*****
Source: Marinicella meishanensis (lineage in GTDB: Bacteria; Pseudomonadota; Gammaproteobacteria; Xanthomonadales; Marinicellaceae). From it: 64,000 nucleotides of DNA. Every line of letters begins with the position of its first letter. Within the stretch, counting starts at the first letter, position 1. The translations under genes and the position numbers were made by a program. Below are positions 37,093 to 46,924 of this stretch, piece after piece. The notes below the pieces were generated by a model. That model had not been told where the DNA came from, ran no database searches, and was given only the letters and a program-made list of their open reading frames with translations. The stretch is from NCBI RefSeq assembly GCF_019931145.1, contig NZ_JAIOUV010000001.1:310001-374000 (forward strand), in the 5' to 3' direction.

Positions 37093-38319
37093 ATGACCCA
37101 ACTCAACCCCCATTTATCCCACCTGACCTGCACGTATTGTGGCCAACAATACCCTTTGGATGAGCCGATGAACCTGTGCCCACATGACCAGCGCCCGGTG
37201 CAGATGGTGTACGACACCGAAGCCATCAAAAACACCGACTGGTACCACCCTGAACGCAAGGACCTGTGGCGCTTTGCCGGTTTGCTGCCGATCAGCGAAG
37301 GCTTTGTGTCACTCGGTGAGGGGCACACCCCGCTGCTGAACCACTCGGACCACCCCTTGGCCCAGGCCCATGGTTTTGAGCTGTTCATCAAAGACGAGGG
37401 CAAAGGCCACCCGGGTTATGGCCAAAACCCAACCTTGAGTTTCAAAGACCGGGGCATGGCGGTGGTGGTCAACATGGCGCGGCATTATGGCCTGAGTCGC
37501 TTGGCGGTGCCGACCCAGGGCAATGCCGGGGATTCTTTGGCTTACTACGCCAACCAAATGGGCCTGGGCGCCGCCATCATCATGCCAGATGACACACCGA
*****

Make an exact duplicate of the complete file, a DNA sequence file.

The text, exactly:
Source: Marinicella meishanensis (lineage in GTDB: Bacteria; Pseudomonadota; Gammaproteobacteria; Xanthomonadales; Marinicellaceae). From it: 64,000 nucleotides of DNA. Every line of letters begins with the position of its first letter. Within the stretch, counting starts at the first letter, position 1. The translations under genes and the position numbers were made by a program. Below are positions 37,093 to 46,924 of this stretch, piece after piece. The notes below the pieces were generated by a model. That model had not been told where the DNA came from, ran no database searches, and was given only the letters and a program-made list of their open reading frames with translations. The stretch is from NCBI RefSeq assembly GCF_019931145.1, contig NZ_JAIOUV010000001.1:310001-374000 (forward strand), in the 5' to 3' direction.

Positions 37093-38319
37093 ATGACCCA
37101 ACTCAACCCCCATTTATCCCACCTGACCTGCACGTATTGTGGCCAACAATACCCTTTGGATGAGCCGATGAACCTGTGCCCACATGACCAGCGCCCGGTG
37201 CAGATGGTGTACGACACCGAAGCCATCAAAAACACCGACTGGTACCACCCTGAACGCAAGGACCTGTGGCGCTTTGCCGGTTTGCTGCCGATCAGCGAAG
37301 GCTTTGTGTCACTCGGTGAGGGGCACACCCCGCTGCTGAACCACTCGGACCACCCCTTGGCCCAGGCCCATGGTTTTGAGCTGTTCATCAAAGACGAGGG
37401 CAAAGGCCACCCGGGTTATGGCCAAAACCCAACCTTGAGTTTCAAAGACCGGGGCATGGCGGTGGTGGTCAACATGGCGCGGCATTATGGCCTGAGTCGC
37501 TTGGCGGTGCCGACCCAGGGCAATGCCGGGGATTCTTTGGCTTACTACGCCAACCAAATGGGCCTGGGCGCCGCCATCATCATGCCAGATGACACACCGA